Read the rest.

Interni / Interiors by Azzurra D’Agostino

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I had the pleasure of seeing this film, from Italian director Gianmaria Sortino, on the big screen at ZEBRA. Like Sina Seiler’s Elephant, it prompts us to consider the interior spaces of women’s lives from a new perspective.

Sortino describes it at Vimeo as

Video poetry based on a piece by a young talented poet, Azzurra D’Agostino.

A special thank to Marina Spada, who inspired this work.

Azzurra D’Agostino’s own reading is in the soundtrack. Jeff Abshear is the translator. (There’s also a version without the subtitles.) I see that Abshear has translated a collection of D’Agostino’s poetry, Canti di un luogo abbandonato/Songs of an Abandoned Place, for a small, letterpress edition from the Kalamazoo Book Arts Center.

La Ferita (The Cut) by Elena Chiesa

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Another brilliant animation by Elena Chiesa, this one with her own text.

Traversate by Elena Chiesa

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Italian videoartist Elena Chiesa says about her videopoetry:

These animations are the result of many metamorphosis of frames worked one by one “melting the pixels” as oil paint. The sum of many transformations creates this fluid…

Listening to poetry, as to a mantra or a song, always brings our mind to create a flow of images, stimulating the creation of visions provoked in our mind and memory by the words or sounds. What I try to produce is this flow. My personal flow. In animation.

Though she sometimes animates others’ poems, she doesn’t credit anyone else for “Traversate,” so I’m assuming she’s the author of both the poem and the translation.

IO game over by Sergio Garau

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This videopoem by Angelo Saccu, performed by Sergio Garau to music by Antonio Marra, betrays influences from all over: it’s equal parts concert video, sound poem and concrete/kinetic-text poem. I ran the YouTube description through Google Translate:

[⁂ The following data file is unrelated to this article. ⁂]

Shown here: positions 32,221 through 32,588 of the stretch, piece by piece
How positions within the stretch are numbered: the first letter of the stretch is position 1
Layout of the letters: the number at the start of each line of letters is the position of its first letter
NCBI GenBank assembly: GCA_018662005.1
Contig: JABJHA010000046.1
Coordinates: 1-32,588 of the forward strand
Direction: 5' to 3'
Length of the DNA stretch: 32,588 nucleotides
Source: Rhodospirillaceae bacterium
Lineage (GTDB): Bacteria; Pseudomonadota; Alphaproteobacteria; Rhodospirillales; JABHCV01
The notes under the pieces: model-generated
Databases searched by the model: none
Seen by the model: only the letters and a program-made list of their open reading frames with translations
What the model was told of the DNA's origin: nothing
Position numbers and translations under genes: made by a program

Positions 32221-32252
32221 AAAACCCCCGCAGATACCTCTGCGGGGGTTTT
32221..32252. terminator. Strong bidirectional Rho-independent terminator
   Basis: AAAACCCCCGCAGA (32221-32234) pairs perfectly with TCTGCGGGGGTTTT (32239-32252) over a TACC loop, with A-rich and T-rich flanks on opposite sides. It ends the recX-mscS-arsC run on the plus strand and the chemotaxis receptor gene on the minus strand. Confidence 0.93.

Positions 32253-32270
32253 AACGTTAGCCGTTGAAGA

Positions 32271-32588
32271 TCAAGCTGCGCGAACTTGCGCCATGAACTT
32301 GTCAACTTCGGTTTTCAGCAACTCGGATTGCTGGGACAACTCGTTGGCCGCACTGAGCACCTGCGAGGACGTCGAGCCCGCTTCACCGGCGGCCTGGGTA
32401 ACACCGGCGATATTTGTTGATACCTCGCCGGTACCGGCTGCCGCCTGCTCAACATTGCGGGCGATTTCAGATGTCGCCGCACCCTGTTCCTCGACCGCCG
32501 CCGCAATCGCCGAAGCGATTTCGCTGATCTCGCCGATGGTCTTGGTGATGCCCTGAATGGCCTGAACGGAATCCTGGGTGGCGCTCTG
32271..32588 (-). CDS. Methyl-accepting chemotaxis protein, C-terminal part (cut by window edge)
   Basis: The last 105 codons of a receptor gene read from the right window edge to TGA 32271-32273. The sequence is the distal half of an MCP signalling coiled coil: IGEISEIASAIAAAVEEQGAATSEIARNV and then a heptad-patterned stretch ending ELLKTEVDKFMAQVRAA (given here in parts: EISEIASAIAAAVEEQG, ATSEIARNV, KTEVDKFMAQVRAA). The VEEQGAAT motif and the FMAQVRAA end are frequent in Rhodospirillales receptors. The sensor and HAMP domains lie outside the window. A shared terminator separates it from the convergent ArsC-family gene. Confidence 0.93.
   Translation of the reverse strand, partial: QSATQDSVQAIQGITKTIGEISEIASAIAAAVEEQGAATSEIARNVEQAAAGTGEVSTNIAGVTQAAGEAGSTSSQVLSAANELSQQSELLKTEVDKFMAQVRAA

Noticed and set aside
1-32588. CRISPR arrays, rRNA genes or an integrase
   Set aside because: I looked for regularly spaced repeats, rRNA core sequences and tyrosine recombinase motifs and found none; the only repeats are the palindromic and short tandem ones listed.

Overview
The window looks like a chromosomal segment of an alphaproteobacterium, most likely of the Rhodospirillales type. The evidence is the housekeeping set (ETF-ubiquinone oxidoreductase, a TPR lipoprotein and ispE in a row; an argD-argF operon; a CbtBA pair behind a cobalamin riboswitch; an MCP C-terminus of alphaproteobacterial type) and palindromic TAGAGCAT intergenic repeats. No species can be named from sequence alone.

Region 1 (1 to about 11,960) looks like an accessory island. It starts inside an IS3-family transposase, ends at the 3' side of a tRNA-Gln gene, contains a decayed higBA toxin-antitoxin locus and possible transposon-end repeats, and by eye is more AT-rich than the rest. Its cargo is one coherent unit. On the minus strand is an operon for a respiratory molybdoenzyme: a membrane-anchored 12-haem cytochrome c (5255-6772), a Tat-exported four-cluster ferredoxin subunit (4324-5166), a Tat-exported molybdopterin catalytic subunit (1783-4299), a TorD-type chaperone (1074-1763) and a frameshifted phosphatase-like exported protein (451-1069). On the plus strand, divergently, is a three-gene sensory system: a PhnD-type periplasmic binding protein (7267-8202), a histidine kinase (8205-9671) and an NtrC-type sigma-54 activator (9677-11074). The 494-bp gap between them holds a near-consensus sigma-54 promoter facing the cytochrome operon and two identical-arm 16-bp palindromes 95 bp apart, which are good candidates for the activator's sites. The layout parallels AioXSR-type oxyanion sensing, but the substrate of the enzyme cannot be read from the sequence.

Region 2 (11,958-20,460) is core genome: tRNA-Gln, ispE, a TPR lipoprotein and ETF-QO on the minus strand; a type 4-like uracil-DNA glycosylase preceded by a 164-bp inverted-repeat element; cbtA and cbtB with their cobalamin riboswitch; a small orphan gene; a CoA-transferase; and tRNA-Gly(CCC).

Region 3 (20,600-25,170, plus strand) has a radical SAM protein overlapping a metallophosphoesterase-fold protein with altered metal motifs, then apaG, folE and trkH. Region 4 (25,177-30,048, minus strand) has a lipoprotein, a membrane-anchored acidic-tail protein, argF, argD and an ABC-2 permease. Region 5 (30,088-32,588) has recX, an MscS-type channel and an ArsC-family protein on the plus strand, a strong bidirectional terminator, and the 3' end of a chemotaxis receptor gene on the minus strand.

The violent encounter between political identities, economic, cultural, language here is staged through an ironic game of opposites. The ‘I’, translated into machine language 1 0 (zero), cut into pieces for binary digital misunderstood as grotesque chaos of contradictory slogans of contemporary power, explodes in a syncopated rhythm outside of himself. For tris doubly impossible breaks down the end of his world.

{ naked } by Daìta Martinez

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Video by Maria Korporal for a poem by Daìta Martinez, translated by Brenda Porster.

The video is the fruit of an encounter between a poet and a visual artist. Along the pathway of life, they share their stories, and open up different spaces and times.

The images and sounds are born of a stone – an altar stone that the artist erected for her video ‘Sacrificio’, and thereafter took down. Spread over the ground now, the stones are still there, waiting to be reborn in works of art. The stone chosen for { naked } was rediscovered in the dry grass: it takes on new life in the hand of the artist.

The poem was written specially for the video and is published here for the first time. { naked } — because, as the poet says, stone is naked. We have only to open it for it to come out, alive.

You can also watch it in the original Italian, {nuda}.